"Genii." The words came easily, command rising up inside him without a second thought.  "Work your way to the jumper bay. There are personnel in the gateroom who have the gene.  We don't want a situation where they're flying the damn things out of the city at gunpoint."


"Posta, you're with Baines.  Ashland, McKenzie, Chubb, Marks – contain the gateroom.  They don't get past you, you understand?"

There was an answering chorus of 'sir!'s.


There was a pause, then a breathless voice.  "Yes, yes, I am here – there are rumors of—"

"I need you to shut down command room access to main systems.  Rodney wrote the backdoor protocol after the last attack, yes?"

"Yes, is quite simple – should I . . ."

"I need them cut of from life support, city schematics, and the star drive," John ordered.  "And I need to know how many people were in the gateroom before they arrived.  Review the security feed and tell me exactly who else is up there."

"Will do.  Zelenka out."

"Cadman, take a team to the chair – no one gets close, you understand?"


"All other teams to the armory, now," he ordered and eyed Elizabeth.  "Don't think I'm done with our little conversation.  But right now you're coming with me."  He pulled her toward the door.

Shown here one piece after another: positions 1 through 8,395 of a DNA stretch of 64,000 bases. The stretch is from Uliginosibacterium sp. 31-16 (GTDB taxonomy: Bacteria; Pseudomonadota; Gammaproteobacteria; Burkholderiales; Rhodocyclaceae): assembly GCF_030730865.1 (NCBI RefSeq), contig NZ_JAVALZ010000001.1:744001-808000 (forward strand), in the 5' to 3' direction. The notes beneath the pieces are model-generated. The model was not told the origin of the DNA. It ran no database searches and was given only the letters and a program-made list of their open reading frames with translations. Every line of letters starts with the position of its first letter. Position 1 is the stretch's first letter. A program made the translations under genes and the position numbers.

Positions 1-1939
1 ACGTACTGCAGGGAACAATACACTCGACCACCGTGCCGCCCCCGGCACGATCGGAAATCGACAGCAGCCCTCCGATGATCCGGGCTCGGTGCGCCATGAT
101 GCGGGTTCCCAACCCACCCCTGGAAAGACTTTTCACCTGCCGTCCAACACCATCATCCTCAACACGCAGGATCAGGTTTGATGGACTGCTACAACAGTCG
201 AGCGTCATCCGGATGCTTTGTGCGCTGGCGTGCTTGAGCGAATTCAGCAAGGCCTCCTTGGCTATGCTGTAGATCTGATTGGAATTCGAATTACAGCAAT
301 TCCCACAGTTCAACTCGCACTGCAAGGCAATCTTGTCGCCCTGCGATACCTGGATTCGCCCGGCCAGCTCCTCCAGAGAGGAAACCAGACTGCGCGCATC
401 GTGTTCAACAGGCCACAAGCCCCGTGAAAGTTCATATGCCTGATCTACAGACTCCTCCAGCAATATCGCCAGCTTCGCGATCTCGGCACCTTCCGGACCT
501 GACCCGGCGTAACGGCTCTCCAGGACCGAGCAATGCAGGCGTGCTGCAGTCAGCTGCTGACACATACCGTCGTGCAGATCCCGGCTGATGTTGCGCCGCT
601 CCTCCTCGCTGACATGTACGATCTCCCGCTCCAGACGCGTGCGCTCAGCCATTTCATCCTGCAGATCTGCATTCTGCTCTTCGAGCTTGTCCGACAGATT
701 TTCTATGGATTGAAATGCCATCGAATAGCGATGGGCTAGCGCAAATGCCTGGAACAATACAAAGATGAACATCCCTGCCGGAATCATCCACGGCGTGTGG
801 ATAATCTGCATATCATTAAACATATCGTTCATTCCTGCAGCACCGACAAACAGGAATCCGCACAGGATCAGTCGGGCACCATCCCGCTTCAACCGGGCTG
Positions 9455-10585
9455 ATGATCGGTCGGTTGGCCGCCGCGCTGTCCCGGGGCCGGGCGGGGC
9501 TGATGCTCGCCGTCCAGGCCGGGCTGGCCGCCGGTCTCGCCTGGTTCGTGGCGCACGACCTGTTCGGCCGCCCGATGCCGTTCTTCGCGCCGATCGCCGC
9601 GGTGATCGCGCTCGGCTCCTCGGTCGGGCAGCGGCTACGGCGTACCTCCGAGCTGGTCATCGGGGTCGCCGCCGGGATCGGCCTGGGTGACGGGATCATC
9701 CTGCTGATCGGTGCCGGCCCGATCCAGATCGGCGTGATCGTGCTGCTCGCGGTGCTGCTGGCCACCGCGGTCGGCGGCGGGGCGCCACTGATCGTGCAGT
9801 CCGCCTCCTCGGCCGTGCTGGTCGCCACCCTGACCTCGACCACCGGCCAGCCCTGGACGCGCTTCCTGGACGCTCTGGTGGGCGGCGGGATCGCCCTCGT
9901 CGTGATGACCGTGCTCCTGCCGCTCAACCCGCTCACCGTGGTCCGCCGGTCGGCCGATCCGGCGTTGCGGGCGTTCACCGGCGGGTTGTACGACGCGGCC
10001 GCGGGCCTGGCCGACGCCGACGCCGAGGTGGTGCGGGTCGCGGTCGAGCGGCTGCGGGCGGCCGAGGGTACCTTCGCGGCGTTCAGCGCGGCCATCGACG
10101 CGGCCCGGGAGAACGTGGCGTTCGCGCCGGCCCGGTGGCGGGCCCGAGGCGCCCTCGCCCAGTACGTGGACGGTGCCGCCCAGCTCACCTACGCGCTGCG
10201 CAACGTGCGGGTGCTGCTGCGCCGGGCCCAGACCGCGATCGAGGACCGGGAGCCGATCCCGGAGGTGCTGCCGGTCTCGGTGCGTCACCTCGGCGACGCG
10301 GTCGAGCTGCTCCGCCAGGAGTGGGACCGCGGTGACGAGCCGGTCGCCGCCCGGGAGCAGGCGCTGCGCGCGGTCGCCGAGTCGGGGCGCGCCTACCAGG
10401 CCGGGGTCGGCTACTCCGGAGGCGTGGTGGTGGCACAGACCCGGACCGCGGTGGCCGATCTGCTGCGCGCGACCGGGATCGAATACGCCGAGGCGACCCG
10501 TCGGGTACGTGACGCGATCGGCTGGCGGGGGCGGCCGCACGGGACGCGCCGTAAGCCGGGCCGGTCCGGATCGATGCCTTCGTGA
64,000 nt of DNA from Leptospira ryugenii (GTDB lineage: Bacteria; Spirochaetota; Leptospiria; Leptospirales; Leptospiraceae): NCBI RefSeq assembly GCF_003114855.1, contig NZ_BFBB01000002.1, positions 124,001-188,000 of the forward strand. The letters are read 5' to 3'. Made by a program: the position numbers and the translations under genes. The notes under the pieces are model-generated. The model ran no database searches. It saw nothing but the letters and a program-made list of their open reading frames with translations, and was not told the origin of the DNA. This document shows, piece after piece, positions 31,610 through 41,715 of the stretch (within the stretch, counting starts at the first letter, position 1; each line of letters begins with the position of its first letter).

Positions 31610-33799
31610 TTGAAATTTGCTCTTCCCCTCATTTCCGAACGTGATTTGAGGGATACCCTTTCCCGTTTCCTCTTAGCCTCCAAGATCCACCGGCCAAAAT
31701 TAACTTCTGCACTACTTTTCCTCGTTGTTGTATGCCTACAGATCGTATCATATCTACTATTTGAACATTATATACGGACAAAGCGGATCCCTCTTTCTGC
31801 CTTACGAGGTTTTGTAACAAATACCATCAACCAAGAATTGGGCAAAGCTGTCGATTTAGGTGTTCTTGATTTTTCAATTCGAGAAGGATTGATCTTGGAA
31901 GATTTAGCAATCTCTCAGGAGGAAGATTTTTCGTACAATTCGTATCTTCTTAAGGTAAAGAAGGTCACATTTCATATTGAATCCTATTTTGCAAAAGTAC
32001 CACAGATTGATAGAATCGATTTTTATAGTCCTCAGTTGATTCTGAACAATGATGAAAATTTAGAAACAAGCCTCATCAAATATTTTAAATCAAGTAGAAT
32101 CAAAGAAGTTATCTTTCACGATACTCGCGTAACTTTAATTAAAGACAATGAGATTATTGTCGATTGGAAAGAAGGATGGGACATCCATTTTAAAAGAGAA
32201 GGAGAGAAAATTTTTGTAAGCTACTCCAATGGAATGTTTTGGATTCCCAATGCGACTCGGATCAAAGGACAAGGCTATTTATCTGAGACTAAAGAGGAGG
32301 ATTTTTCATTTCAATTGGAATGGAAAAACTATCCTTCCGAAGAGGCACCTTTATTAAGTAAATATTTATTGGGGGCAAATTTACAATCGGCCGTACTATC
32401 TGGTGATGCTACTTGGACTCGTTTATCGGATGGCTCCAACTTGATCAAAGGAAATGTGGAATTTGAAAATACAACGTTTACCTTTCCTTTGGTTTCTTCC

John was asking questions before he'd come to a halt in the armory, command pushing every extraneous thought and impulse from his mind.  "Who is it?  Kolya?  Radim?" He reached for a vest, sliding C4 into his pockets and loading up on ammunition.

"I don't know, sir,"  Major Wilkinson answered.  "I was leaving the gateroom as the wormhole activated – they used Ronon's IDC."

"You're sure about that?" Elizabeth asked, belting on a sidearm.

John eyed her impassively.  "You're not seeing action."

She inclined her head coolly.  "Defending myself."

"So long as that's all you're thinking," he said, checking the clip on his gun.  He looked up at Wilkinson.  "Ronon's IDC," he prompted.

"Yessir.  Announced clear as day and then the shooting started."

"So we can assume Sateda's been compromised too."  John activated his life signs detector.